Photo 1: The Major Ridge House and Chieftains Museum, 2008.
- Activity 1: Investigate American Indian History in Your Region
- Activity 2: Report on Relocation Beyond the Cherokee Experience
- Activity 3: Cherokee Voices for Resistance Close Readings
The National Park Service manages portions of the trail through the Trail of Tears National Historic Trail. The Agency website provides online visitors with information about Relocation history and where to visit historic places in person.
Teaching with Historic Places, The Trail of Tears and the Forced Relocation of the Cherokee Nation lesson plan
Teach similar skills and topics with this longer TwHP lesson plan about Cherokee relocation. This lesson includes additional skill-building investigations and unique materials, including primary sources about the historic John Ross House and Rattlesnake Springs in Tennesee. This lesson was published in 2004 and the Trail of Tears Lightning Lesson is based on it.
The Cherokee Nation (a federally recognized tribe) offers online resources on the history of the Cherokee, including the Trail of Tears, and contemporary concerns at its official tribal website.
Eastern Band of Cherokee Indians
The Eastern Band of Cherokee Indians (a federally recognized tribe) provides contemporary concerns at its tribal website and information about its culture and history at websites for the Museum of the Cherokee Indian and Cherokee Preservation Foundation.
United Keetoowah Band of Cherokee Indians in Oklahoma
The United Keetoowah Band of Cherokee Indians (a federally recognized tribe) offers online essays about Cherokee history and resources to study its cultural heritage here or click here to visit the UKB ‘John Hair Cultural Center and Museum’ website.
Museum of the Cherokee Indian
The Museum of the Cherokee Indian offers workshops, exhibits, and events that commemorate Cherokee history. Information on the museum can be found online.
Cherokee Heritage Center
The Cherokee Heritage Center was created by the Cherokee National Historical Society and offers resources for the study and preservation of the history of the Cherokee. Discover the Center's mission and learn more about Cherokee culture through its website.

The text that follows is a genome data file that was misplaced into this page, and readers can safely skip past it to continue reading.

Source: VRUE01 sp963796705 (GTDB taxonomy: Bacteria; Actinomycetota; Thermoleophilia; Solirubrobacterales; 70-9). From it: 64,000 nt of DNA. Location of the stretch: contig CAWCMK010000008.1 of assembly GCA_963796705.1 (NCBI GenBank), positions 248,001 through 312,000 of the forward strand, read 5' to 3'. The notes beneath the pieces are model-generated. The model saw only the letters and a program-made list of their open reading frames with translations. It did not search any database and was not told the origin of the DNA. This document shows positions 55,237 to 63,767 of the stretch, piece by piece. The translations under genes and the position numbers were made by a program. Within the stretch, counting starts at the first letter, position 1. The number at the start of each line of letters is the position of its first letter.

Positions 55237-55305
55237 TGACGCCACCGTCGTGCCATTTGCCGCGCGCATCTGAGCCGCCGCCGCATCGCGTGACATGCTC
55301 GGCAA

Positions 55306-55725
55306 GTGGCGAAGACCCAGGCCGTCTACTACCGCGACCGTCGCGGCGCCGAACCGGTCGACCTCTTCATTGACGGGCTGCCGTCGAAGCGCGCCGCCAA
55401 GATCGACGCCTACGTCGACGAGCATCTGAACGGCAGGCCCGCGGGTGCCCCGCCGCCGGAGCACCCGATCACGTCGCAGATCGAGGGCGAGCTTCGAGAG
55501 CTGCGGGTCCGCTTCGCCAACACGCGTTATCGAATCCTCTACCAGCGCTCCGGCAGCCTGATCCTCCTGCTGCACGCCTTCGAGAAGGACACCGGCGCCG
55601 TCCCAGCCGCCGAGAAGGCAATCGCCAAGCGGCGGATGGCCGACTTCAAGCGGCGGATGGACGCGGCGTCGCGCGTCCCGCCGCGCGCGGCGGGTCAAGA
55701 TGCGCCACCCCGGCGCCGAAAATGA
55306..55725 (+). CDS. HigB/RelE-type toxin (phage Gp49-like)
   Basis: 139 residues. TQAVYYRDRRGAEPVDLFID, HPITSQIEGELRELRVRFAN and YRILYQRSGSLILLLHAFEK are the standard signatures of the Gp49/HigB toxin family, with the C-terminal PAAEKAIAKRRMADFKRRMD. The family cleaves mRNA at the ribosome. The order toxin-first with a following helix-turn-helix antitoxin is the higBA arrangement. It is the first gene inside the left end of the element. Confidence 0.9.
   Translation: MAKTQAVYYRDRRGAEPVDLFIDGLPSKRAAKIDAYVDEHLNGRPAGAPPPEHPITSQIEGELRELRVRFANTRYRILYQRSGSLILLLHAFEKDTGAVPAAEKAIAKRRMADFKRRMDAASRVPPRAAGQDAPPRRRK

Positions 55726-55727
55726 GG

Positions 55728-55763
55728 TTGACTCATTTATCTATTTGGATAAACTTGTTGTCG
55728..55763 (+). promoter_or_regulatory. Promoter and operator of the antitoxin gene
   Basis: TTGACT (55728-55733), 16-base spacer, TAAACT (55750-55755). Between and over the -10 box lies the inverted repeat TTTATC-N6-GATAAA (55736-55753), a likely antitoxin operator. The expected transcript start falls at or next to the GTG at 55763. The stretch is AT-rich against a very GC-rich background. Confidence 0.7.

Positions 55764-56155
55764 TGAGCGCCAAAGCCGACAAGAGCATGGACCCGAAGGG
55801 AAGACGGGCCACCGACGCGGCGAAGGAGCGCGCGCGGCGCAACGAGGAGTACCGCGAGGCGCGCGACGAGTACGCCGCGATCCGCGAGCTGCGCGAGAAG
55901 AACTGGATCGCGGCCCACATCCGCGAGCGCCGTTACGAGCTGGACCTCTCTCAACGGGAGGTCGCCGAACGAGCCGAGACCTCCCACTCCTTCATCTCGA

Trail of Tears Association
The Trail of Tears Association offers online resources and background information on the Trail of Tears through their website. While providing history, the Association site also contains links to external websites for the different indigenous groups that experienced Trail of Tears.
Chieftains Museum/Major Ridge Home
The Major Ridge Home is also home to the Chieftains Museum and their website offers a wealth of information about the man himself, along with history of the property and of the broader Cherokee experience.
Library of Congress
The Library of Congress houses a collection of primary documents pertaining to the Indian Removal Act which is in direct relation to the Trail of Tears. These documents can be found on the LOC website.
This National Park Service lesson plan is based on the National Register of Historic Places nomination for “Chieftains;” Major Ridge House in Rome, Georgia. The lesson plan was published in 2018. This lesson was written by education consultant Kathleen Hunter and National Park Service historian Katie Orr, with assistance from consultants Sarah Curtis and Marilyn Harper. The Chieftains Museum staff provided additional feedback on drafts. It was produced by NPS Cultural Resources staff in Washington, DC.
Discover the Trail of Tears: A Lightning Lesson from Teaching with Historic Places is based on the earlier Teaching with Historic Places publication, The Trail of Tears and the Forced Relocation of the Cherokee Nation published in 2004. Redeveloped and keeping the place-as-evidence model, it is designed to fit within a 60-minute block and is aligned with Common Core standards. This lesson is one in a series that brings the power of place and historic sites to students around the world.
Last updated: January 30, 2018